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Irrigation Stress to Wheat at Sensitive Growth Stages: Tri-trophic Effects and Implications for Aphid Control

Irrigation Stress to Wheat at Sensitive Growth Stages: Tri-trophic Effects and Implications for Aphid Control

Shahbaz Ahmed1, Mubeen Ahmad1, Muhammad Razaq1* and Farhan Mahmood Shah1,2*

1Department of Entomology, Faculty of Agricultural Sciences and Technology, Bahauddin Zakariya University, Multan, Pakistan
2National Center for Natural Products Research, The University of Mississippi, University, MS, USA
 
* Corresponding author: muhammadrazaq@bzu.edu.pk, farhanshah0009@yahoo.com

Fig. 1.

Total counts of wheat aphids (a) and natural enemies (b). The counts are based on data collection during 2019 from a wheat-trial, involving different stressed and unstressed stages of wheat crop as stress treatments. The field used for data collection was located at the University Farm in Multan, Pakistan. Bars topped with the same letter are not significantly different (P˃0.05; LSD test). *Total densities are the means of three replicates.

Fig. 2.

Wheat yield kg/ha from irrigation-stressed and unstressed wheat crop in the field at University farm in Multan, Pakistan, in 2019. Bars topped by the same letter are not significantly different (P˃0.05; LSD test).

Fig. 3.

Mean chlorophyll contents per week (a); and their amount per season (b) per leaf from irrigation-stressed and unstressed wheat crop in the field at University farm in Multan, Pakistan, in 2019. Bars topped by the same letter are not significantly different (P˃0.05; LSD test). ns indicates non-significant difference. T: duration of tillering stage; B; duration of booting stage; H; duration of heading stage; G: duration of grain formation stage.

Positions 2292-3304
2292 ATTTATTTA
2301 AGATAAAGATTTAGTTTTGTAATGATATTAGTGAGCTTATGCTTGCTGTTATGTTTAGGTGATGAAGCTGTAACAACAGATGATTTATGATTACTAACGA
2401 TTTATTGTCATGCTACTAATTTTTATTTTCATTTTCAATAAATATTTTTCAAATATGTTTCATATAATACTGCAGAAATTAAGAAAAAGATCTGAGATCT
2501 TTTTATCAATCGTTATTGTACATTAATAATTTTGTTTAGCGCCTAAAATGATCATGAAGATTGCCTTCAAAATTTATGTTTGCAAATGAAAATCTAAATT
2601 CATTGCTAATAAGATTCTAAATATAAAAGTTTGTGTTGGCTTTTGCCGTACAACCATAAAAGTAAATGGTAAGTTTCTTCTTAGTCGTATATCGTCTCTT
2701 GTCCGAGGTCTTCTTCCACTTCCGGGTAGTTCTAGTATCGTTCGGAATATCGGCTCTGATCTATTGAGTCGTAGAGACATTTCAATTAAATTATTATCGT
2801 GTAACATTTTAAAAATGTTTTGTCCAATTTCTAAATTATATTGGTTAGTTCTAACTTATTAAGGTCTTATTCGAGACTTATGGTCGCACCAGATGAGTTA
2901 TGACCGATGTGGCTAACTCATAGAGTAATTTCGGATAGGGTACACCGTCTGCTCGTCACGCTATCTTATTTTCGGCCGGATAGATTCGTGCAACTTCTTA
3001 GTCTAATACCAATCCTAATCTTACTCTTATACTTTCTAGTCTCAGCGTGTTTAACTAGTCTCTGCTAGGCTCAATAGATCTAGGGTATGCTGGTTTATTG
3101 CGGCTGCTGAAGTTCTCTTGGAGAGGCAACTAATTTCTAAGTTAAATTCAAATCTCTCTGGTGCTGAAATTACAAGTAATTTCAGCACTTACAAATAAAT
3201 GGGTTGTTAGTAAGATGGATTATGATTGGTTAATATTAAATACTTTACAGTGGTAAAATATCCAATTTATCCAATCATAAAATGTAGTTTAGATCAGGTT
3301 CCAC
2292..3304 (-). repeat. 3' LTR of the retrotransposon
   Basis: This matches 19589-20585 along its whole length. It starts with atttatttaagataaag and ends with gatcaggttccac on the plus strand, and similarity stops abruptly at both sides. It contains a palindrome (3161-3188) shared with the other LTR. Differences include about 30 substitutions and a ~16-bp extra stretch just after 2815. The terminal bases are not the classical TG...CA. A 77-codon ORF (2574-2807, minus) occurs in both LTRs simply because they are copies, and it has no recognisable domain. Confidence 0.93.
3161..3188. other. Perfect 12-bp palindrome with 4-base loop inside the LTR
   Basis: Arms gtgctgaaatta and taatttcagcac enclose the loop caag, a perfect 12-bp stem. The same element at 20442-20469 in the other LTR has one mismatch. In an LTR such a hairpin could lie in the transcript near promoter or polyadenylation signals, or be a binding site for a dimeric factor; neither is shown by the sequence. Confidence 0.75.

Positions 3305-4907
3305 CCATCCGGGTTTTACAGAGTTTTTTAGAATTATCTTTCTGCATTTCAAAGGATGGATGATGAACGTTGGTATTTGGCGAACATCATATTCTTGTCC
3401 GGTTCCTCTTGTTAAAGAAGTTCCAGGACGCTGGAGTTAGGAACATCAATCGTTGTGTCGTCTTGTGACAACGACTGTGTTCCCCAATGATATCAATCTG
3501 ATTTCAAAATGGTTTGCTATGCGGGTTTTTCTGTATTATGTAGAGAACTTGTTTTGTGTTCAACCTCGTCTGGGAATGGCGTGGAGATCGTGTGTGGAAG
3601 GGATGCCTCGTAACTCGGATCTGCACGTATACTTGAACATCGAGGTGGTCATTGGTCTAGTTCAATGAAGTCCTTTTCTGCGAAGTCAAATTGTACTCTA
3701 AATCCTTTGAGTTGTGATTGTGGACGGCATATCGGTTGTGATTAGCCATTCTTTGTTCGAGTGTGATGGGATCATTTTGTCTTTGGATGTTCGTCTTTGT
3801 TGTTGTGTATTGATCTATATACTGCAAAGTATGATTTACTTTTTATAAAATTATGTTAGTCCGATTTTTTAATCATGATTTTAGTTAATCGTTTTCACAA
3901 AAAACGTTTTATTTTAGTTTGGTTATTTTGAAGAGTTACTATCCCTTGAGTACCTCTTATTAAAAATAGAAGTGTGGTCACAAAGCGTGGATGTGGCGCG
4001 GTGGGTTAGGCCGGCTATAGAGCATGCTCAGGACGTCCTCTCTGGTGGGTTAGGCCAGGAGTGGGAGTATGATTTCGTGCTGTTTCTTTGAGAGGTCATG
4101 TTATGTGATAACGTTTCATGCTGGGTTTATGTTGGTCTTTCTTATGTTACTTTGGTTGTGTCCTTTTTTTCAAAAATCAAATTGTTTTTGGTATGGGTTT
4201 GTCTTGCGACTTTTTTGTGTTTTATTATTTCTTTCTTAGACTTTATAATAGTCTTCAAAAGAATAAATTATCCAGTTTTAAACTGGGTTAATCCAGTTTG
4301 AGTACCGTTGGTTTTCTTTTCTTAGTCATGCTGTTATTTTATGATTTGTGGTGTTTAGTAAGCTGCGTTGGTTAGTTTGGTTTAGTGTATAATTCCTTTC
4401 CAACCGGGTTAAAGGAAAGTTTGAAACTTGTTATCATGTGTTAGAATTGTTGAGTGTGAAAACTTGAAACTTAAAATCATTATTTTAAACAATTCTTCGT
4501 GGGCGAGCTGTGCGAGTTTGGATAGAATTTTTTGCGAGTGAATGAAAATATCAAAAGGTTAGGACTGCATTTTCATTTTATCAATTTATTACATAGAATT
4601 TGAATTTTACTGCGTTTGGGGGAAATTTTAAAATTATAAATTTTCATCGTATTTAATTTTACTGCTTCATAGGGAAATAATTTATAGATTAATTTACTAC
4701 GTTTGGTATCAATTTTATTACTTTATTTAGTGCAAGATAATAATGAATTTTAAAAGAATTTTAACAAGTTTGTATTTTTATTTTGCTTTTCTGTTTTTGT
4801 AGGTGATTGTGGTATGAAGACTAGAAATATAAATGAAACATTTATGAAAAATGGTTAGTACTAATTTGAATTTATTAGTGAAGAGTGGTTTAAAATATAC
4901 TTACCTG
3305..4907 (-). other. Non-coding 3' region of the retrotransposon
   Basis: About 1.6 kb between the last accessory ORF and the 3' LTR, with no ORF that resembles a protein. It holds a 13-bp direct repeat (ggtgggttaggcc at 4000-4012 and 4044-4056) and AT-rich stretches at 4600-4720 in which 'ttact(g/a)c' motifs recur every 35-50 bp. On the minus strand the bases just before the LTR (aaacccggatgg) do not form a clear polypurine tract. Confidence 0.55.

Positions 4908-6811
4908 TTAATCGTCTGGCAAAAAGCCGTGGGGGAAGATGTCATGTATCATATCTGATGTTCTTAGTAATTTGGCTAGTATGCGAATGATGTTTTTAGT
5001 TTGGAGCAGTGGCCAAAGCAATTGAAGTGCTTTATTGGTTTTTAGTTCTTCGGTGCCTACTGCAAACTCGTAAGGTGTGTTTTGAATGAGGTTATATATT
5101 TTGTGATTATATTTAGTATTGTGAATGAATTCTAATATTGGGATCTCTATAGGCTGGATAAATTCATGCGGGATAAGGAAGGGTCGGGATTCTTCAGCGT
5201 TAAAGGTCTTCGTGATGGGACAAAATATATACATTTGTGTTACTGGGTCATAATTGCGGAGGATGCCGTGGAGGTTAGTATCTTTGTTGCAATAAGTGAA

Fig. 4.

Aphid abundance per week (a); and their seasonal counts (b) per plant from irrigation-stressed and unstressed wheat crop in the field at University farm in Multan, Pakistan, in 2019. * and *** indicates significant difference at P<0.05 and P<0.001; ns indicates non-significant difference. Bars topped by the same letters are not significantly different (P˃0.05; LSD test). T: duration of tillering stage; B: duration of booting stage; H; duration of heading stage; G: duration of grain formation stage.

Fig. 5.

Predator abundance (a) and predator-prey ratio (b) per plant from irrigation-stressed and unstressed wheat crop in the field at University farm in Multan, Pakistan, in 2019. Predator data were pooled across species. Bars topped by the same letter are not significantly different (P˃0.05; LSD test).

Pakistan Journal of Zoology

October

Vol. 54, Iss. 5, Pages 2003-2500

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